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  1. Senior Member
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    Default How long did it take you to "get" it? (programming in SQL)

    I've been at it for about 14 months and I feel I am starting to really get it. Windowing, Pivot, etc some of the more difficult concepts. But the main growth is being able to apply it to a reports or business solution.

    I can see why people never take it very far it seems I had to go at it fairly hard for about 6 months to really get solid at query writing.

    For me it came like this

    Selects then shortly after joins. Sub queries took a little longer then moved into some programming techniques like cast and casting. Then eventually picked up pivot and windowing. During this time I learned how to write SP and how to associated them with a job to automate the SP.

    I am still a infant when it comes to experienced pros. Just tricks like using isnumber instead of ticking all your searched items in the where clause. And a big big deal is noting your code and writing it clean. Instead of hitting a table 14 times (guilty as charged) I began using the Pivot feature. Literally 10 times faster.

    I personally feel another year or 2 and I'll be a programmer / analyst rather than just a analyst. This is my end goal if the job direction allows me. I love driving software projects and managing resources, but I never want to be so far away from the technology that I am ineffective from a technology standpoint.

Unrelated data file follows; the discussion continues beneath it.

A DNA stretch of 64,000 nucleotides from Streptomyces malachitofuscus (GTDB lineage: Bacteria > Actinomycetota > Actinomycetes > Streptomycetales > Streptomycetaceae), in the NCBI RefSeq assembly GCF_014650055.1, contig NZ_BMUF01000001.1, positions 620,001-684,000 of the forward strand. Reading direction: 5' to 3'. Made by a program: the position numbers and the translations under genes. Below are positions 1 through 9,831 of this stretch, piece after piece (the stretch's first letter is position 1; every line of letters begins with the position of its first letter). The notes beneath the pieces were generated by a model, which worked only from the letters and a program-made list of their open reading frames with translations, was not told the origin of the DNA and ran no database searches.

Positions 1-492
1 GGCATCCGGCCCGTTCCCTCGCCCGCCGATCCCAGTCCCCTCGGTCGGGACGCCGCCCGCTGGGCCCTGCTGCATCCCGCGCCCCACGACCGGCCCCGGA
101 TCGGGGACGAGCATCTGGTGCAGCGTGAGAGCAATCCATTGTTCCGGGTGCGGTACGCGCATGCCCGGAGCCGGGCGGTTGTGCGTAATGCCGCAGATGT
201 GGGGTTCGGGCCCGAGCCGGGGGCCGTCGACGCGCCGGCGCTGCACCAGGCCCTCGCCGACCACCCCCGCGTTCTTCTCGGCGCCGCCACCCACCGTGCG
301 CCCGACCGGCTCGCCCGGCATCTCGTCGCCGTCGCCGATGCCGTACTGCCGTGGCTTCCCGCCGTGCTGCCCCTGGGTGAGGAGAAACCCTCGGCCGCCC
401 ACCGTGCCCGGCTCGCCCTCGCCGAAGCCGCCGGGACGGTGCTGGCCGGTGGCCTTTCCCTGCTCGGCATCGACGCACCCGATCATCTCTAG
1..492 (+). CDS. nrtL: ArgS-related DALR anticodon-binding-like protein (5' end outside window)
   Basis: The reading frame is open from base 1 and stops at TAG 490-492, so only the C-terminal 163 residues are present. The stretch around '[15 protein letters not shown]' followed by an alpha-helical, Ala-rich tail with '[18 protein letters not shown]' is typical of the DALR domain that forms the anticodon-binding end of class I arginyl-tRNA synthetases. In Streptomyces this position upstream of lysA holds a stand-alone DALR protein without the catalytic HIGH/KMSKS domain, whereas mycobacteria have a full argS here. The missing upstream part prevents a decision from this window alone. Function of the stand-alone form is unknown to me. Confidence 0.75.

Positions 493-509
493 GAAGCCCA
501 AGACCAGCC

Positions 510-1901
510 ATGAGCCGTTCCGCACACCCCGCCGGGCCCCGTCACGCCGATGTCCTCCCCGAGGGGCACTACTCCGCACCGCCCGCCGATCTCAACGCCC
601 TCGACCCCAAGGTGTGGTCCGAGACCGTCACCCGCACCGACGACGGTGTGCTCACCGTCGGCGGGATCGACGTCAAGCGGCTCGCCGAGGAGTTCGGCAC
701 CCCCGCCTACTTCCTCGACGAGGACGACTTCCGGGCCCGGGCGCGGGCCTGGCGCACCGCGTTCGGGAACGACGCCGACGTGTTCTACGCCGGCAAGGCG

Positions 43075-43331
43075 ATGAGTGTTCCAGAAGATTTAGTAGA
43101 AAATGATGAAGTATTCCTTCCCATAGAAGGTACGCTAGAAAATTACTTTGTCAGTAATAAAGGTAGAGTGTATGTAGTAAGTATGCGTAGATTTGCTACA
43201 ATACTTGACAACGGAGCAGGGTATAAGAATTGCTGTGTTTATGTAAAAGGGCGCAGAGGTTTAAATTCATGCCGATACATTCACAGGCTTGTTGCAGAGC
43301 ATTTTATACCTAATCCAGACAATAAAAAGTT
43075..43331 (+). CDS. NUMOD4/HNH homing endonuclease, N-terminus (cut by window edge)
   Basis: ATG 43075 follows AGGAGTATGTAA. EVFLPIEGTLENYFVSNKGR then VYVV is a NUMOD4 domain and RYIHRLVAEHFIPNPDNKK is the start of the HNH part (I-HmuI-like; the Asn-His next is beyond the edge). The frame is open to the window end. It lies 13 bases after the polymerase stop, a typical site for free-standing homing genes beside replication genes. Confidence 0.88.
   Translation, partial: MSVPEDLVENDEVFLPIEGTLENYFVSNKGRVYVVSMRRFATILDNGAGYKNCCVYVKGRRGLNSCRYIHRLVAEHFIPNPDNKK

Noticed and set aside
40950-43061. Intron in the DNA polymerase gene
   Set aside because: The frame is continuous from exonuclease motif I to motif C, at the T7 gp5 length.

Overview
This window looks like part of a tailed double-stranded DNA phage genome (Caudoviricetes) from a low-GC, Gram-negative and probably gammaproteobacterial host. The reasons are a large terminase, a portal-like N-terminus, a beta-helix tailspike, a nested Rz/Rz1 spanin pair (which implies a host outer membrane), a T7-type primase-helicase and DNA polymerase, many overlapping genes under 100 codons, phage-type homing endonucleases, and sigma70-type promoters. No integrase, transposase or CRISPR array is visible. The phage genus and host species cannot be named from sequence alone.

One side item, since I have gotten a lot stronger with SQL I haven't had to write as much VBA in Excel for reports. This has been a huge plus. And Thank God for CTE's temp tables don't work in MS Query.

    Any one with experience can relate? How did your path go if you don't mind sharing.
    Last edited by N2IT; 06-07-2014 at 08:06 PM.
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  3. BOBBY_TABLES RobertKaucher's Avatar
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    #2
    I think that it took me about a year as well. It was really going through the stuff in Joe Celko's books and the challenges from Itzik Ben-Gan. I generally tell people that it's going to take a year before you really get a handle on SQL. It seems really simple at first but that's because you aren't looking at any of the really hard, real-world problems that people need to solve. Once you have really learned something that takes a while to get your head around I think you get better at being a learner in general.
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  4. Senior Member Node Man's Avatar
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    #3
    I learned SQL by running a phpnuke forum. Immediately after setting it up I started reverse engineering it and making my own modules. I would call it a crash course but I was at it years and had a lot of fun doing it.
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  5. Senior Member
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    #4
    Quote Originally Posted by RobertKaucher View Post